Why does it take a hurricane for consumers to appreciate the value of service?

Why does it take a hurricane for consumers to appreciate the value of service?


Or an erupting volcano? Or an air traffic control strike? Or a computer systems failure (remember the infamous BA glitch earlier this year?)

We’re all familiar with the old phrase ‘You get what you pay for’ and never has that cliché been more relevant than over the course of the past few weeks when Ryanair began its ‘drip drip’ release of announcements regarding sweeping flight cancellations across its entire network. The headlines have declared that it’s all down to a cock-up over pilot rostering but I suspect that there’s a lot more to this story than meets the eye and sources on the inside suggest that this problem was known about in Ryanair for quite some time but has only begun to manifest itself in recent times.

The low-cost airline has resp0onded in its usual way by releasing millions of seats at ridiculously low prices but will that appease the travelling masses and cause them to quickly forget the hassle and expense that the current cancellations have already caused? After all, is €9.99 all that cheap when you run the risk of it being cancelled at some point in the future when you’re already abroad; are provided with minimal notice and the alternative flight home (if you can secure one) costs a couple of hundred quid; let alone what you may have to pay in additional accommodational and meal costs? OK, so you’re supposed to be compensated in full by the offending carrier by making a claim. Good look with that!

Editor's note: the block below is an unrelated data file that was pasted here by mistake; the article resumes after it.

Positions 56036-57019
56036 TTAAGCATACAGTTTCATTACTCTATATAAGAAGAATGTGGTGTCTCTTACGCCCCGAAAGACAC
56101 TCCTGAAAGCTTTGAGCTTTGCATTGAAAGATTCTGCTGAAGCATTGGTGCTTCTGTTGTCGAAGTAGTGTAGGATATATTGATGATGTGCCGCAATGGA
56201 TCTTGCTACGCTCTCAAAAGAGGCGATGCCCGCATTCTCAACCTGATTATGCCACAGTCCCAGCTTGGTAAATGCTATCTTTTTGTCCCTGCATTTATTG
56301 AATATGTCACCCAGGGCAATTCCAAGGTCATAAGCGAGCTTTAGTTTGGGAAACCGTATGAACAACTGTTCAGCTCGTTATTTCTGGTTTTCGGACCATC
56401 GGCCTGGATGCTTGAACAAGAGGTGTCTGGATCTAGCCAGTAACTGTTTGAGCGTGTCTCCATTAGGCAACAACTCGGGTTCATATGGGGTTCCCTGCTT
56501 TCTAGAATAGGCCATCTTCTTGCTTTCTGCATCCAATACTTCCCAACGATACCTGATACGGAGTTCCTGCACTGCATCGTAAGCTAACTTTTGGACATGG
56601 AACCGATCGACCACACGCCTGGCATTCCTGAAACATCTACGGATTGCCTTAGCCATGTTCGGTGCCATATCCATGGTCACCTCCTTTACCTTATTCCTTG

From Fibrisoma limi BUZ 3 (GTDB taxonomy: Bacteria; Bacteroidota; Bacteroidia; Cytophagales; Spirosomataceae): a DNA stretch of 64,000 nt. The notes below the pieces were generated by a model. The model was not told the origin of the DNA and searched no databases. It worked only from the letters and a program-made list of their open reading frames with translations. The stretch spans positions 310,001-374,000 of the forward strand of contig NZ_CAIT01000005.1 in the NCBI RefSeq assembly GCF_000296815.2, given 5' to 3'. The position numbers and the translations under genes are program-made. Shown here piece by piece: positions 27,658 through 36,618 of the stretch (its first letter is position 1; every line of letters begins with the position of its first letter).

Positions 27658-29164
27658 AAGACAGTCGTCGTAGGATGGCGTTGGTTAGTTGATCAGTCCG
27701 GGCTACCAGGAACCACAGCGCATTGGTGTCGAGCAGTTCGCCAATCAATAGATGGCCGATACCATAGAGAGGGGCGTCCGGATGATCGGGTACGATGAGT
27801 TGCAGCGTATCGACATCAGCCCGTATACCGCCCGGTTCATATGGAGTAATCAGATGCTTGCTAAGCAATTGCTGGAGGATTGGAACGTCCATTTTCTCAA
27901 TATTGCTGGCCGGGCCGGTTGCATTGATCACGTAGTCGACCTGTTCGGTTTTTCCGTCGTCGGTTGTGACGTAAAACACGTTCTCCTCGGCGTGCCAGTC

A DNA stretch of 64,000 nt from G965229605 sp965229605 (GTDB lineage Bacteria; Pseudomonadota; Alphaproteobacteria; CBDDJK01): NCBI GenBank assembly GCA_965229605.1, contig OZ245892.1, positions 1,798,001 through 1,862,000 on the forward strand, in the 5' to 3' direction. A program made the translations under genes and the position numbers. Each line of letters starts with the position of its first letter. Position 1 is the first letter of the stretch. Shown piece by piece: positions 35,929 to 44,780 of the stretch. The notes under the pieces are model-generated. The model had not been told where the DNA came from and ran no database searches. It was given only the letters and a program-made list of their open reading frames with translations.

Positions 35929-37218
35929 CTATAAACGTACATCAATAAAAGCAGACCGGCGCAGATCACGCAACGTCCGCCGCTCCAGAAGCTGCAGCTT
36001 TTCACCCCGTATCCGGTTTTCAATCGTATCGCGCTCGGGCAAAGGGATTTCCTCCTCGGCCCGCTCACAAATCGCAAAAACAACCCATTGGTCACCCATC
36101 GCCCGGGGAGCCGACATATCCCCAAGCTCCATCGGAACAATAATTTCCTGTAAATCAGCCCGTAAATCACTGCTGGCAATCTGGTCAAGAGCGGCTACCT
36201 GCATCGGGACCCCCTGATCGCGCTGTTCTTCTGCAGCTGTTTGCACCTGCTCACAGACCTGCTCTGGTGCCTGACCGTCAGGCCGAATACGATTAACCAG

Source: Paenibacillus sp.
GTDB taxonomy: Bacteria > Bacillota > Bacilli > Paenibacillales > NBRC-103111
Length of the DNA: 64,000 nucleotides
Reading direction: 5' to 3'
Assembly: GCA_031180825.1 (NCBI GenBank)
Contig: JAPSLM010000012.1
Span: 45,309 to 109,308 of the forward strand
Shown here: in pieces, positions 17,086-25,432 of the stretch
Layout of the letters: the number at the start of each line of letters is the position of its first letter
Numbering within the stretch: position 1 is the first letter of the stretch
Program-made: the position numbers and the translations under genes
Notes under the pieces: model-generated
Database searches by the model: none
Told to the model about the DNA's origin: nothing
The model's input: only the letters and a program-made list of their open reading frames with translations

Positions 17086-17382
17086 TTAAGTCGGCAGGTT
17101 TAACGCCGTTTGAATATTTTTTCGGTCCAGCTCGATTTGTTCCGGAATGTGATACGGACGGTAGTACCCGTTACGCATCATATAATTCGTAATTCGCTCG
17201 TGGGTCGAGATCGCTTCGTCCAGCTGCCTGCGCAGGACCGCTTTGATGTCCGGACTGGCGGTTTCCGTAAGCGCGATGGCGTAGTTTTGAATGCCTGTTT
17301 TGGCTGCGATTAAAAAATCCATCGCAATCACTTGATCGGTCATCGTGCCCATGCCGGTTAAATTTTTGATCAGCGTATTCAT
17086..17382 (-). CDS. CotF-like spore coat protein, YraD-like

This PR disaster for Ryanair came just days after the huge disruption caused to airline schedules by the quick appearance of a couple of devastating hurricanes across the Caribbean, Florida and Texas which caused thousands of flights to be cancelled and messed up the travel arrangements of hundreds of Irish travelers, including many honeymooners. Those that had made their own travel arrangements were left to fend for themselves whereas those who had booked through travel agents or tour operators were in constant contact with those respective companies as they initiated an ‘all hands-on-deck’ policy in order to ensure that their customers were re-booked, re-routed and provided with alternative travel arrangements. I spoke with one well-known tour operator last week who specializes in North America and whilst their entire staff were pulling long hours over an entire weekend trying to look after their valued clients, not one employee of any of the very airlines whose schedules had been disrupted or their flight cancelled could be contacted! What does that tell you about where these companies priorities lie? It doesn’t appear to be with their customers!

Traditional travel agents and tour operators can’t compete with the billion-dollar tech budgets of the online giants such as Expedia or Booking.com and their ilk but where they beat them hands down is in the service department — particularly when things go wrong — which seem to be happening more and more often. True travel professionals value your business and will do what it takes to hold on to it. With online providers, you are just another transaction reference on a spreadsheet.

Think about that!

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